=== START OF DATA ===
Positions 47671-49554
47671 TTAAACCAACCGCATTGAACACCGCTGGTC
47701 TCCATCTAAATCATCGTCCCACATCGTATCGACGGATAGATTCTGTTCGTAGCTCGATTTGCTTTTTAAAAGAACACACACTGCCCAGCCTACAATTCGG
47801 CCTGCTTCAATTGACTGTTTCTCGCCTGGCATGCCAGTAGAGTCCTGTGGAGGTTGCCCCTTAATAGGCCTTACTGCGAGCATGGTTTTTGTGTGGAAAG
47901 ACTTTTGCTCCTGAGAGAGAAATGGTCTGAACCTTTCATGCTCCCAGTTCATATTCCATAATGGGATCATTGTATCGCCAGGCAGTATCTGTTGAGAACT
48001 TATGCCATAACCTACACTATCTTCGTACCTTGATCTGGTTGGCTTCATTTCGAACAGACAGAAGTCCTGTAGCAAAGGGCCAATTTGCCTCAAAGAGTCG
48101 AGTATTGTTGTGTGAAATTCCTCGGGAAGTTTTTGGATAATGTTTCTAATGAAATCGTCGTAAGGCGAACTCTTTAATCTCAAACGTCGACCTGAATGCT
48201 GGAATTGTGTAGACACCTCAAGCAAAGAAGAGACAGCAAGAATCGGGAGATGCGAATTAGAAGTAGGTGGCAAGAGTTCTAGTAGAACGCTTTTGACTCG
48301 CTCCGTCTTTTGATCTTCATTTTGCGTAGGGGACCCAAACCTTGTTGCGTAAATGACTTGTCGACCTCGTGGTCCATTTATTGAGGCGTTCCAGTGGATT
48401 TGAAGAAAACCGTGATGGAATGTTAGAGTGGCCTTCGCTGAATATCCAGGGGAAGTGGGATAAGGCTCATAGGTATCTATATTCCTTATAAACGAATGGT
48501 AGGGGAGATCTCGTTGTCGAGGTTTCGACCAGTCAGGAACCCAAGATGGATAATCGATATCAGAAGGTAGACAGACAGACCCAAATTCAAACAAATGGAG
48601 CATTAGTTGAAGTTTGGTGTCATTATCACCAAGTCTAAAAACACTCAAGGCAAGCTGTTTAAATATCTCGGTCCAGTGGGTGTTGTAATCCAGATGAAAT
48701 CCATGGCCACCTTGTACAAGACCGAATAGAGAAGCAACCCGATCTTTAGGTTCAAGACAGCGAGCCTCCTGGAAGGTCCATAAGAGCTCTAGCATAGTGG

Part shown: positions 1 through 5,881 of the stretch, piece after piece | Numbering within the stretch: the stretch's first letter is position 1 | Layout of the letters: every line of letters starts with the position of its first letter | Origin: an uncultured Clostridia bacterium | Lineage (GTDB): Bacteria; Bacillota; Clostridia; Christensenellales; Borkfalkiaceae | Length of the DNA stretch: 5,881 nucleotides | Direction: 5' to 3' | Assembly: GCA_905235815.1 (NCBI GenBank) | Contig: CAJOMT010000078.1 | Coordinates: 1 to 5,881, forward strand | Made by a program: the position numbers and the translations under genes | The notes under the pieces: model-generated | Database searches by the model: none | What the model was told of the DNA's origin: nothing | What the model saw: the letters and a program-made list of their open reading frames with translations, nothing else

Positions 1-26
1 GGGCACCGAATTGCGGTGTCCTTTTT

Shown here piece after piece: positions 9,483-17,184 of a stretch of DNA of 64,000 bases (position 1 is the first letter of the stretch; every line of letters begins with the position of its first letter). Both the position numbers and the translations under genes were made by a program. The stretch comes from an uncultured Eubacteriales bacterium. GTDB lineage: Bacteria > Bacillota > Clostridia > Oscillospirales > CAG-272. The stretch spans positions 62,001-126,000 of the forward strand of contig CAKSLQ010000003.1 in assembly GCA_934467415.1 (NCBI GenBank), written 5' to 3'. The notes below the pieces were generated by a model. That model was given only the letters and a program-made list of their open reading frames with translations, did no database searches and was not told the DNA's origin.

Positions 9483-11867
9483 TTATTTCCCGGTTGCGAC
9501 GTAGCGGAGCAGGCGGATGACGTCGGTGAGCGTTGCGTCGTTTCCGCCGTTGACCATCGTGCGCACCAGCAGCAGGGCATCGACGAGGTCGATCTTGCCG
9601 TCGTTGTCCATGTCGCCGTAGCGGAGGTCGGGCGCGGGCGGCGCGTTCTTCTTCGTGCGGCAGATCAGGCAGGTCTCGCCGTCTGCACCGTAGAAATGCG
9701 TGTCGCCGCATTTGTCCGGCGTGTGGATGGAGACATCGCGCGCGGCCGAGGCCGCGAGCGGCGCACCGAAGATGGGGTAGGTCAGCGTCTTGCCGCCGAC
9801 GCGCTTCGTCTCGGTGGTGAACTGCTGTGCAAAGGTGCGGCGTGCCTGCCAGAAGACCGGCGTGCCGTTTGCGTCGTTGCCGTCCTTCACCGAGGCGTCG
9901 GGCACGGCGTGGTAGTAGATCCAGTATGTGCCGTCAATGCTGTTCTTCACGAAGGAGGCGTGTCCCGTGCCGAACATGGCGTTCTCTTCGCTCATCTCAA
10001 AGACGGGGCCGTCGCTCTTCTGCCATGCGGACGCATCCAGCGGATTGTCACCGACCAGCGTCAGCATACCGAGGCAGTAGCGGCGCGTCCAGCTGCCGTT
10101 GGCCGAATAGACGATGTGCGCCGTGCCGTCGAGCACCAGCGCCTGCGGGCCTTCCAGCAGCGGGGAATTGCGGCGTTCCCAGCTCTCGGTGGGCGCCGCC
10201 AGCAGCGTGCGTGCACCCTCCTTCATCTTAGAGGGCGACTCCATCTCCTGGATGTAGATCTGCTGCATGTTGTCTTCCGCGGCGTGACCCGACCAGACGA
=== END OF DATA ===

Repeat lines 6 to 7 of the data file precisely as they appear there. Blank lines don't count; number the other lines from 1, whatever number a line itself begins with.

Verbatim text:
48001 TATGCCATAACCTACACTATCTTCGTACCTTGATCTGGTTGGCTTCATTTCGAACAGACAGAAGTCCTGTAGCAAAGGGCCAATTTGCCTCAAAGAGTCG
48101 AGTATTGTTGTGTGAAATTCCTCGGGAAGTTTTTGGATAATGTTTCTAATGAAATCGTCGTAAGGCGAACTCTTTAATCTCAAACGTCGACCTGAATGCT